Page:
As we have the right to dig to the centre of the earth, the least we can do is profit from it.

    • Dan C

      We could follow the example in Seoul. Turn customs street into a busway, that will move enough people to completely close Quay St to traffic. In Seoul they replaced a 120,000 cars/day freeway with a river and nearby busway.

      http://www.preservenet.com/freeways/FreewaysCheonggye.html

  • Maggie

    I will be interested in this study, and how it was done. Never seen anyone asking the punters where they are going. Assuming your information is correct, that puts somewhere around 20,000 extra vehicles a day into Grafton Gully, and maybe 10,000 or something into Customs St?, Symonds St? or somewhere. Is this truly feasible? I had heard a suggestion of trialling it during summer weekends – that sounds like a good idea.

    Re tunnels – surely the Vic.Park tunnel must be different terrain for part of it because it is at such a different elevation at the south end. That part can’t be reclaimed land. Also I was referring to ease of straight tunneling into soft reclamation land rather than any comments on building techniques. Londoners managed it over a century ago. Traffic once it emerges from a Quay St tunnel?….. Well, it carries on as it does now at either end – without compromising the waterfront area. As for costs – well, you are absolutely right there. This Council has racked up one hang of a debt. However….”just so we don’t inconvenience some cars which have other options” is inclined to minimalise the reality. Rather like saying we are currently just “inconveniencing some people who can cross Quay St. at the lights”. Neither statement provides an adequate solution. As for the volcanic rock comments – I had read that the density of the rock was the reason for the high cost. If you are the authority….then I stand corrected. Should know better than to believe everything I read. Regardless, I would like to see this idea eventuate……but would also like to see realistic alternative routes based on a sound affordable plan.

    • Sailor Boy

      Perhaps they could use Wellesley and Mayoral as they are completely empty all day long.

      • Steve D

        It’s amazing how empty most of the big arterials in the CBD are, even at the height of rush hour. Petrolheads moan about “empty buses” and “empty bus lanes” – but what about all our giant empty roads?

        You could probably close the Queen Street motorway overbridge to cars completely and no-one would even notice.

  • Ari

    This is a joke. Has to be. Otherwise it is fantasy. Firstly this wont happen for a long time because AC is broke. This is a fact. CRL is a gaping hole taking all the money (and it should, as the most important project in Auckland) so most other projects like these will be delayed a long time. But secondly the design itself is stupid. As has been suggested, the picture should be full of cars and trucks, like reality. Once it gets through the detailed design, it wont look anything like the pictures.

    Shared space!! Thats what a level road suggests. But it wont be shared space. It cant be shared space. Not with that level of traffic and traffic lights. Traffic lights give right of way. So I dont see that type of environment ever happening.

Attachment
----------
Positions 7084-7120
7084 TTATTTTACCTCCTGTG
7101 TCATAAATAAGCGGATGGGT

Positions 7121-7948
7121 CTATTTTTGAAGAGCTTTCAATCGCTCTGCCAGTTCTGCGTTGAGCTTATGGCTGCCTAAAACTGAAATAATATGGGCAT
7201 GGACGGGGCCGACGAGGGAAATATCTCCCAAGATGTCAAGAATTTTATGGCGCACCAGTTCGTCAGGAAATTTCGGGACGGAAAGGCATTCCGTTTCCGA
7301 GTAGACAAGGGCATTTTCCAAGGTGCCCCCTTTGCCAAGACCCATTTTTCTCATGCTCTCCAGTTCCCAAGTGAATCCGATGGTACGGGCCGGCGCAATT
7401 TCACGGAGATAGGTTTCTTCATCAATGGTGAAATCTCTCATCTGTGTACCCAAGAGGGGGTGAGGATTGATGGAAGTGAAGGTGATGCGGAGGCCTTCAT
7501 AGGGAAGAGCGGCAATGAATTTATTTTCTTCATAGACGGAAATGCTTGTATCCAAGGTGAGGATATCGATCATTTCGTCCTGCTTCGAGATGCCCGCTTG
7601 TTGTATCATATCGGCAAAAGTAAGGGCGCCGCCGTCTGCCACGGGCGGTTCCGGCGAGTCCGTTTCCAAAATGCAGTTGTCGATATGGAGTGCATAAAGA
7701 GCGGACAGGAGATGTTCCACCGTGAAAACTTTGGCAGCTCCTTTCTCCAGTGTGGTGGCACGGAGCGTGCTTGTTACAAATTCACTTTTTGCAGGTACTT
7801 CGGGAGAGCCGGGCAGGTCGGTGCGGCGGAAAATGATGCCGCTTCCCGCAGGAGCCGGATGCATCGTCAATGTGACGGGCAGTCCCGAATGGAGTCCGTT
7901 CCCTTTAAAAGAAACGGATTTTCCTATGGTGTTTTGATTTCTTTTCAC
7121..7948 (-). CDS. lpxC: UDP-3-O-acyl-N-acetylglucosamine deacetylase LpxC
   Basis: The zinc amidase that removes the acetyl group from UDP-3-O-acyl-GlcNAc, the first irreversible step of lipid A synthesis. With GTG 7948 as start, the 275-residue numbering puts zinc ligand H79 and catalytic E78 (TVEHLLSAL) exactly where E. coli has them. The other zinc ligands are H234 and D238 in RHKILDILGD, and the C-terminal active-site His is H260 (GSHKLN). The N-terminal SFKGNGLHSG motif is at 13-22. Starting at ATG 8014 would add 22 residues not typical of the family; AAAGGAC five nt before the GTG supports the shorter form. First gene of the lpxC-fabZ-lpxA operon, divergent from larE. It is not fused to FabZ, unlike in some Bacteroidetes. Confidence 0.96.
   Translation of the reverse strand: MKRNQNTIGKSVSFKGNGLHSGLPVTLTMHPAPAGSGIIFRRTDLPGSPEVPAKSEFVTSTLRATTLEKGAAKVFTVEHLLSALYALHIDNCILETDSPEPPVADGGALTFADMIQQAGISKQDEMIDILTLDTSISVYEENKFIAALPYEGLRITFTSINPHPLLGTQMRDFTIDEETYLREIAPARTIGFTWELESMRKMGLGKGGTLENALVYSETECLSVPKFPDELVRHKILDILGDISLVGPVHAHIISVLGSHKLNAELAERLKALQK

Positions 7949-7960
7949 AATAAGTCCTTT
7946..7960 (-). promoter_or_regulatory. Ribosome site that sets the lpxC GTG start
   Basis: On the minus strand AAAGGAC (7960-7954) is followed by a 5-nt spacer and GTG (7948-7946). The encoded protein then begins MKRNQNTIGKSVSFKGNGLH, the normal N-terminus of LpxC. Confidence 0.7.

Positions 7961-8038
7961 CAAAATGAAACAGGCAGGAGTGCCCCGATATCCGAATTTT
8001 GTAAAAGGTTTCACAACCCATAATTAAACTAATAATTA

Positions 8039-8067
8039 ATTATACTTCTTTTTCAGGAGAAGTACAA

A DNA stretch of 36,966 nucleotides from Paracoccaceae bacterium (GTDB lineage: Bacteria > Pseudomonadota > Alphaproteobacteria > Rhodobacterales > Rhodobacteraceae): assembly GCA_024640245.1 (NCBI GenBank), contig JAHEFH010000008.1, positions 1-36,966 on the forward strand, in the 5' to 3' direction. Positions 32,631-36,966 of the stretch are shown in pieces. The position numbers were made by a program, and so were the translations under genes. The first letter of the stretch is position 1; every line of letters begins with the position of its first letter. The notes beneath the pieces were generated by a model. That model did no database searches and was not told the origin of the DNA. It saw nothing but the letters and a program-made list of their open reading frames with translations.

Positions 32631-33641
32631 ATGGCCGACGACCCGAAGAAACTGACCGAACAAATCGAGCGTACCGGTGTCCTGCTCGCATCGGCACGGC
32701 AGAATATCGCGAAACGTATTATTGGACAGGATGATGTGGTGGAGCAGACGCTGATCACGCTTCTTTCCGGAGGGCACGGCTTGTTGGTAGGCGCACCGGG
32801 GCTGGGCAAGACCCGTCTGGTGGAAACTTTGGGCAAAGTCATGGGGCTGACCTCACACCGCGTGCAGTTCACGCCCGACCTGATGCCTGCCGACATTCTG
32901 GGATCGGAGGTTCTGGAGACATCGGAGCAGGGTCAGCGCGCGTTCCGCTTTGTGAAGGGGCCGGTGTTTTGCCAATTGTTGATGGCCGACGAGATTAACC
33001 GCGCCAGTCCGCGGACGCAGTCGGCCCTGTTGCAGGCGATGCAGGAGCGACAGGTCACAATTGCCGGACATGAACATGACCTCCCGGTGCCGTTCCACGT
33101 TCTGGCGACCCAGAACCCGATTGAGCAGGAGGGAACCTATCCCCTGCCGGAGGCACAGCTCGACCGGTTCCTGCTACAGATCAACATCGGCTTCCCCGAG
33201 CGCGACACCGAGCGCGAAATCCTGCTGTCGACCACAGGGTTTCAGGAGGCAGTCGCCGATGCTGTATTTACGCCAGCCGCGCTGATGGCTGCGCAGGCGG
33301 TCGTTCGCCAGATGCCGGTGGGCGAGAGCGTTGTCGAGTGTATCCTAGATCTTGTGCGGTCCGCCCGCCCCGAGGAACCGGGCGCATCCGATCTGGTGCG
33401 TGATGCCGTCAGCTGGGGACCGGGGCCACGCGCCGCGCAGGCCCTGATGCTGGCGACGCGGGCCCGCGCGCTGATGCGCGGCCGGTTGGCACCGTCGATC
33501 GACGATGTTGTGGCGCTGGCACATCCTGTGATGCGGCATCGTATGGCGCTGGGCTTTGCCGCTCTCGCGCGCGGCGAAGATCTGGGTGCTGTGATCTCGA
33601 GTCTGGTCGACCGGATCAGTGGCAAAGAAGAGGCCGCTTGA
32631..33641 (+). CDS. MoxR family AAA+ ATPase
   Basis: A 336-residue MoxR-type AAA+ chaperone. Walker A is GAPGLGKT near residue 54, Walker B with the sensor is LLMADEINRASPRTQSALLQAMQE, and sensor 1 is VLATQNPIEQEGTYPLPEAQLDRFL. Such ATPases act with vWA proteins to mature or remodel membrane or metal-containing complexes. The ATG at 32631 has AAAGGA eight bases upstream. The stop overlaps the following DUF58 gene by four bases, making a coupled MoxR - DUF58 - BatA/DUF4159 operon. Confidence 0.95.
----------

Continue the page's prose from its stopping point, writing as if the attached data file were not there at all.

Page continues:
Cars don’t just magically dissappear. Yes people take different routes, but only if there are other routes to take. I understand Wellesley and Victoria will have no general vehicle access in the long term so you lose your main East/West links. Customs St is at capacity at peak times, so you can’t move those cars from Quay to Customs. So essentially you have Mayoral and Quay with both being at capacity. Also, most traffic using Quay are heading to the CBD, not the shore. Only a small fraction continue to the bridge. Quay is primary route to access Hobson,Halsely,Beaumont etc, as well as the viaduct and wynyard quarter. Cars going to the shore use the motorway, not Quay st. There is on option to access the western half of the CBD if you are coming from the east. You can only use Quay st as the most direct route. One option is to create an offramp at Wellington St or an additional offramp at Nelson. But I don’t see that happening.

    Not to mention, Customs St is already approaching WHO standards for particulates or whatever. So we have this lovely shared space on Quay st, for all the cruise passengers to walk around, but the moment they get to Customs st, they all choke to death on bus fumes. Great job.

    • Sailor Boy

      Rather disingenuous to ignore the busway planned for customs street, and hard to see why we wouldn’t retain the current route for traffic on Wellesley/Mayoral that is empty all day long.

      • I am disappointed. Clearly, Mayoral Drive is for the mayor.

        More seriously, although this will no doubt end up in the bucket marked daft, I wonder…

        1. Given the port, Tamaki and places to the east are not going anywhere
        2. And that that CBD is in fact a point people pass going someplace else
        3. Why not run fast rail along reclaimed shoreline to the west, or via the completed Core Rail Network
        4. And build a new CBD out there which is entirely focused on arriving via PT from all the points of Planet Auckland

        Over time, traffic to That CBD , arriving by combustion engine vehicle, should reduce and the air will become breathable again. Hopefully the port will also go.

        Anyone can get between both CBD Central and CBD West fast and easily via rail. The main problem with a CBD Central is that it is constrained in land and built infrastructure/transit paths. Auckland itself has plenty of better land , elsewhere, we just need the transit links (PT) in place.